Page:Men of the Time, eleventh edition.djvu/999

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982

SEDGWICK— SEELEY.

▼iiers/' 1881. He was nominated one of the Company of Bevision of the Authorized Version of the New Testament in 1870. The Univer- sity of St. Andrews conferred upon him the honorary degree of LL.D. in 1872. A civil list pension of jBIOO was granted to him Jan. 3, 1872, "in recognition of his services in connection with Biblical criti- cism, and in aid of the publication of his works."

SEDGWICK, Amy, a popular actress, born at Bristol, Oct. 27, 1835, after having passed through a training for the stage at an amateur theatre near London, where Elton, Eeeve, Bobson, and other dramatic " stars" first trod the boards, made her first public ap- pearance in the summer of 1853, as Julia, in "The Hunchback," at the Richmond Theatre. Her perform- ance, though not unsuccessful, did not give promise of the celebrity she afterwards attained. She re- turned to Bristol to accept a tem- porary engagement, where, owing to a misunderstanding between her- self and the lessee of the theatre, she appeared only one night as Mrs. White, in the farce of that name. Proceeding to Cardiff, Miss Sedgwick caused so ^reat a sensa- tion by her Pauline m the " Lady of Lyons," that Mr. Moseley, the leader of a circuit which included the towns of Huddersfield, Halifax, and Bradford, offered her an en- gagement as his leading actress, which she accepted, and resigned it at the end of a year. The provincial papers praised her highly ; and in 1855 Mr. John Knowles, the man- ager of the Manchester Theatre, secured her services for three seasons, and she drew crowded houses. In the summer of 1857 Mr. Buckstone engaged her for the Haymarket Theatre, where she made her appearance in Sept., as Pauline, in " The Lady of Lyons," and on the first night created a great sensation, and afterwards ap- peared in an original part in " The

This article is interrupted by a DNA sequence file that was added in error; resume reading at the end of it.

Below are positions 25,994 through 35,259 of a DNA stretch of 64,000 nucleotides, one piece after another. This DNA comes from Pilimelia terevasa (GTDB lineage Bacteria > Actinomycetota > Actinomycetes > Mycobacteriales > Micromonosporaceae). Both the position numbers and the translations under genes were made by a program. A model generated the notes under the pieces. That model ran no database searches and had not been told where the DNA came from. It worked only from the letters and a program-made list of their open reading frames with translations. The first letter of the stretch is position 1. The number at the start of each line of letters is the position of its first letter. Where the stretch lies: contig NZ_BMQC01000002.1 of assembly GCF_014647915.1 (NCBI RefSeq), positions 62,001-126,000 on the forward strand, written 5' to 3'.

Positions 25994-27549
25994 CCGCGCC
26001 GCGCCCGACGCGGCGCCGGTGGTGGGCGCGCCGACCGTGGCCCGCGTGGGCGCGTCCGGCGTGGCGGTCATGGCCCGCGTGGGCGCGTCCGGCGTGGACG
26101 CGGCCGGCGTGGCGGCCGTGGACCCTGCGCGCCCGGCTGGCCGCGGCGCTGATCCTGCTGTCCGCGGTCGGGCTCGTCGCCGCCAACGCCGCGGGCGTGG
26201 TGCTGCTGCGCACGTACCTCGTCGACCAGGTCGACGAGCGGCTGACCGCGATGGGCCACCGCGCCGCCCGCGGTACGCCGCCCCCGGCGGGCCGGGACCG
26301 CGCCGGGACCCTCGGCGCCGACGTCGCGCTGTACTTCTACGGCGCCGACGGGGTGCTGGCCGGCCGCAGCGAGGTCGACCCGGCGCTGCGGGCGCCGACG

Unequal Match." Miss Sedgwick has acted Lady Macbeth, Juliet, Rosalind, Ophelia, Peg WoflSngton, Lady Teazle, and many other cha- racters. Her Majesty is one of Misa Sedgwick's hearty admirers, and has done her the honour of com- manding her to read dramatic selec- tions before her. In 1858 she was married to W. B. Parkes, Esq., M.D., but was left a widow in 1863. SEELEY, John Bobebt, M.A., was born in London about 1834, being a son of Mr. Seeley, the pub- Usher of Fleet Street. He was educated at the City of London School, of which he became the captain, and thence proceeded to Christ's College, Cambridge. He took his B.A. degree in 1857, when he was bracketed with three others at the head of the first class in the classical tripos, and he was also Senior Chancellor's Medallist. In July, 1858, he was elected a fellow of his college, where he was a lec- turer for about two years and a half. He was then appointed prin- cipal classical assistant at his old school, and held that post until his appointment, in 1863, to the Pro- fessorship of Latin in University College, London. The Queen, on the recommendation of Mr. Glad- stone, appointed him Professor of Modem History at Cambridge, Oct. 9, 1869. He was elected to a professorial fellowship at Caius College, Cambridge, in Oct., 1882. Professor Seeley's chief work, pub- lished anonymously in 1865 (though 1866 is the date on the title page), is entitled " Ecce Homo ; a Sui^^ey of the Life and Work of Jesus Christ." It passed rapidly throng several editions, created great ex- citement amongst the members of the various Protestant communities, and elicited numerous replies. Among the Professor's avowed works may be mentioned : — '* Clas- sical Studies as an Introduction to the Moral Sciences," a lecture, 1864; "An English Primer: or Course of English Instruction for